The Walking Dead 8: the review touching (without spoilers) of the ninth episode, “Honour”

Published on Feb 26, 2018

And here we come to the episode's most anticipated television season, the first episode of the second part of The The Walking Dead 8 that, thanks to the cliffhanger of last December, which had left us with bated breath, we can return to breathing, even if, in an empathetic, rhythm pulmonary adapts to breath heavy and increasingly weary of Carl.

I don't want to spoileravi nothing, but it is now clear that the final ending of the young Grimes is close and this bet, from the tone of the sad and somber but qualitatively superior to those we have seen lately, there emotions are really strong.

Are weeks that we prepare for this time, let's face it with boldness, and the tears of Rick at the beginning of the episode, that evoke the same flashforward beginning of the season, with the quote of the Quran that pulls in dance, mercy and wrath, seem to finally find their raison d'être.

Honour marks indeed a turning point for the TV series on AMC, a singularity has ever faced before, both by the protagonists, both by the general public.

It is a point of no return which, paradoxically, looks to the future thanks to Carl Grimes, who dominates the episode from the beginning to the end, even allowing digressions that allow us to follow Carol and Morgan (the latter being more unrecognizable than ever) on a mission from guerilla warfare in an attempt to free Ezekiel from the group of Saviors who took control of the Kingdom.

The woman, previously, had managed to save the people of Ezekiel, bringing it to a safe place; Morgan, instead, after leaving the guard positions to the Sanctuary (with the Saviors suddenly free, had folded, solitary, in the “rear”.

All while the survivors of Alexandria found shelter in the sewers from the raid of the men of Naruto.

The narrow tunnels are a frame to the annoying and the revelation of Carl, Rick and Michonne: that bite the condemnation and nothing can save him from his sad fate.

A very short flashback of the previous morning, on the notes At the Bottom of Everything, a fantastic and enjoyable piece country of Bright Eyes, while Carl wash and change his shirt after he was bitten, to help Saddiq, underlines how the character played by Chandler Riggs) is really something different from the little boy afraid and helpless at the start.

Carl, just as seen in a video tribute posted a few days ago, it has grown and matured with the audience that has accompanied them in their journey towards leadership and a growing sense of self-denial and respect for its people, as reaffirmed by Daryl, has allowed everyone to save themselves from the sudden attack of Naruto.

Honour is the apotheosis of the eye patch and the hat from the sheriff, the touching farewell to a character complex and fundamental to the show, a protagonist who, to her great surprise, he succeeds, despite his young age, to see beyond, to crystallize the true essence of “human” in the zombie apocalypse.

The departure of Carl is a legacy huge and foundational for the survivors and for their future (a legacy which includes his hat to the sheriff), a future that will tie in with a yearning bridge the emotional to those visions of indecipherable Old Man, Rick, that we were brought up with theories about theories.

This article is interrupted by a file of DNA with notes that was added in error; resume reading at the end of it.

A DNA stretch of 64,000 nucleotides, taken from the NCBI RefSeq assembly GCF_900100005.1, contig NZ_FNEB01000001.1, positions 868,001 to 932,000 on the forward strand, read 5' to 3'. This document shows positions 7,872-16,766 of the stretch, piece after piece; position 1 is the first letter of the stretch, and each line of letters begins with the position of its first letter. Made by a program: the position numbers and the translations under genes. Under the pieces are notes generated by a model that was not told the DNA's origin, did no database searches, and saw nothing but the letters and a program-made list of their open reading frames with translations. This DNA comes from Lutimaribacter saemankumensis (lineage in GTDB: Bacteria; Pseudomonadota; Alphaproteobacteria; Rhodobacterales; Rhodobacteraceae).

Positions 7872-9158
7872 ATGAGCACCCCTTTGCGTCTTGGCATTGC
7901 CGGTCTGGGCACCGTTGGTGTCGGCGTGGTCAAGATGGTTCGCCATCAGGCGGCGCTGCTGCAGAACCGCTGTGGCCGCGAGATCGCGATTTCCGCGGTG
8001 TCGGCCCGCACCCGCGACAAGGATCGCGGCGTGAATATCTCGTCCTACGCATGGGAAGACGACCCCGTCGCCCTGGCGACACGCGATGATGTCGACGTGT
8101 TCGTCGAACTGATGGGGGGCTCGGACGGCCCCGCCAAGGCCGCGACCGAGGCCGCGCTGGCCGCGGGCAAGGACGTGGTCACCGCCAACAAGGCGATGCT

Everything finally has a why, the pieces of the puzzle seem to all go to his place, and, in a sort of hymn to life that goes from the Quran to the Gospel (a subtlety that makes the epic a wonderful bet), we see a salvific discourse of redemption on the part of the guy dying.

Carl is the mouthpiece (with the little that remains) of hope and, to paraphrase the far, evangelical quotations like “Love one another as I have loved you” and “Love your enemies”, trace a path and looks for a goal that the same boy asks the father, and to all the others (and also to an unpublished January), to pursue.

Appears so, between the resignation of Rick and Michonne, compared to Daryl, the commitment of Saadiq and the tears of all the others, the ultimate sacrifice of the young Carl to ensure prosperity and a fundamental, unexpected, resource for its people.

Here, then, is the Honour, the Honour to a character that was fundamental in the eight years of the TV series and that, to the resumption of The Walking Dead 8, take upon our shoulders the burden of one of the episodes from the most successful of the show by AMC.

The directing is convincing, with cuts and close-ups of exciting, skillful use of flashback and flashforward, including the one not to be missed Old Man Rick.

A script that leaves nothing to chance, full of scenes of well-studied plot, intense dialogues and passages always precise and hit the spot.

The Walking Dead knows, as was to be expected with a new exploit, which, however, is a confirmation of what the show continues to go on the roller coaster and as in need of strong moments and intense to recover from the exhaustion that has sunk in the course of the last few seasons, waiting for a conclusion worthy, which we hope will arrive soon and in the best of ways.

Honor to Carl because he gave us an episode to remember, one of the best in the series, perhaps the most touching, the most exciting, and without a shadow of a doubt, essential for the future of a world that is surrounded by the dead, and that, strangely, he forgot to live!

The article The Walking Dead 8: the review touching (without spoilers) of the ninth episode, “Honour” comes from Justnerd.en.


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